When the Northridge earthquake struck southern California in 1994, it caused an estimated $25 billion in insured losses. The insurance industry paid out more in claims for this earthquake than it collected in earthquake premiums over the prior 30 years.
In the early hours of January 17, 1994, a 6.9 magnitude earthquake struck Northridge, California, about 19 miles outside of Los Angeles. Lasting no more than 20 seconds, the quake injured 9,000 people and killed 57. The quake occurred at 4:30 am, which minimized the death toll.
Although not of a severe magnitude, the Northridge earthquake caused monumental damage, hitting a built-up, heavily populated urban region. It toppled buildings and freeways, even taking down a 2,500-car parking garage. More than 40,000 buildings were damaged, and 20,000 people were left homeless. It also triggered landslides that damaged homes and water lines, and blocked roads. The earthquake caused an estimated $20 billion in property damage.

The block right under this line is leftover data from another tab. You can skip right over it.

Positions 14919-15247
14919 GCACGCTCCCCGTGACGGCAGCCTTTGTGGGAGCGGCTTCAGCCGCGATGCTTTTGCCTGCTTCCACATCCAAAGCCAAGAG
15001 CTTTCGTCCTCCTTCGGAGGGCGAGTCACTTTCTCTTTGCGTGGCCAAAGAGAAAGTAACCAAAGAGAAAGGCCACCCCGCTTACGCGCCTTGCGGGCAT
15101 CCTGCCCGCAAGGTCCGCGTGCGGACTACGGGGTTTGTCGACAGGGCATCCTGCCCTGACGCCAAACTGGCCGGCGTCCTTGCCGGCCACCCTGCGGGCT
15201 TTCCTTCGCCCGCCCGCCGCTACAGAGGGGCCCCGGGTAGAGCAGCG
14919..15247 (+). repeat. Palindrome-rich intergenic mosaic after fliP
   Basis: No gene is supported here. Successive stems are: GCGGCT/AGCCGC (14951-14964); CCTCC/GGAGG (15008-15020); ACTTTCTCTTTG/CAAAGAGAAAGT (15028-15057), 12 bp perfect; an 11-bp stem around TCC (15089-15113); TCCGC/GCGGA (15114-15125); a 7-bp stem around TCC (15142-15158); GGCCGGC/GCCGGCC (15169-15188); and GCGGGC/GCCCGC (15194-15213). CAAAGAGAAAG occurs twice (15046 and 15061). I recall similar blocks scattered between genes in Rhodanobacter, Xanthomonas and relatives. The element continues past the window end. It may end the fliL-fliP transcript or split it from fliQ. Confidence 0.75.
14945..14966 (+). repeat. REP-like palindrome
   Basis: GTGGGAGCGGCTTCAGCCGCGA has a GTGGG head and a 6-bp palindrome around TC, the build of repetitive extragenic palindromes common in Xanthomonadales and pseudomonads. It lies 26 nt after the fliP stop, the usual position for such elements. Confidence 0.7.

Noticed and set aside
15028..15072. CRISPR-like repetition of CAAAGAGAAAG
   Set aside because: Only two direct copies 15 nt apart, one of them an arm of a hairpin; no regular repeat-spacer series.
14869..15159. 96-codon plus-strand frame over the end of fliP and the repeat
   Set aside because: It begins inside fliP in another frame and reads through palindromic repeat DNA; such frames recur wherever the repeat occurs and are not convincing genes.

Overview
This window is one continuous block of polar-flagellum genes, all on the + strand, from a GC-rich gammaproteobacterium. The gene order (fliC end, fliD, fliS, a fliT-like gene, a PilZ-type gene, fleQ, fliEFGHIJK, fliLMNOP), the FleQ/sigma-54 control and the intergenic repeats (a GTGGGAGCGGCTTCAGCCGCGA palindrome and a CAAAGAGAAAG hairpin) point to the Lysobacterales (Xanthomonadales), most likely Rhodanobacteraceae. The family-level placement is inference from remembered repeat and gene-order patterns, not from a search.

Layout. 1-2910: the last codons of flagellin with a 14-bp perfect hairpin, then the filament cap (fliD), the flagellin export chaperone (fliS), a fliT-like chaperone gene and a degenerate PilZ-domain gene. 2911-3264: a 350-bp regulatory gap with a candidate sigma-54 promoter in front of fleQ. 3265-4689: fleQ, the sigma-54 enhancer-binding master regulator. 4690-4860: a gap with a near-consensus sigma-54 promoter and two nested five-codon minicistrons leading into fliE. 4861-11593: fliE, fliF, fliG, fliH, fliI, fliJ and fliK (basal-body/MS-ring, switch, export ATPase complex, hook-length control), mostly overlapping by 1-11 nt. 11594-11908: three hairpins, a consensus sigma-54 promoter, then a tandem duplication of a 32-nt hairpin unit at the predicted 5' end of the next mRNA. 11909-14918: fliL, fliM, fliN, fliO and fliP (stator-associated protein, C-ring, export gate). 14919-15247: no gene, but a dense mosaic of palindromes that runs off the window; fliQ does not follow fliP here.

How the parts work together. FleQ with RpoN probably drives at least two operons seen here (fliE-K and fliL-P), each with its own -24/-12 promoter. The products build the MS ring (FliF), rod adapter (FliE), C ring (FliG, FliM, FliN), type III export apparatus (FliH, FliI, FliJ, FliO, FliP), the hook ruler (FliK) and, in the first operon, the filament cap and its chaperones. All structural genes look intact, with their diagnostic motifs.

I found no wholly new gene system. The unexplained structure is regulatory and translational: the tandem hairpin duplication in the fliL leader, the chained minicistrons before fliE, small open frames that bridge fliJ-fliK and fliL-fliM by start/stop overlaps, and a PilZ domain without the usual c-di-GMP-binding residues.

Insurance company losses from the Northridge earthquake caused many companies to severely limit future coverage or entirely exit the market in California. This led to the creation of the California Earthquake Authority. Still, only about 12% of California homeowners carry earthquake insurance due to high premiums.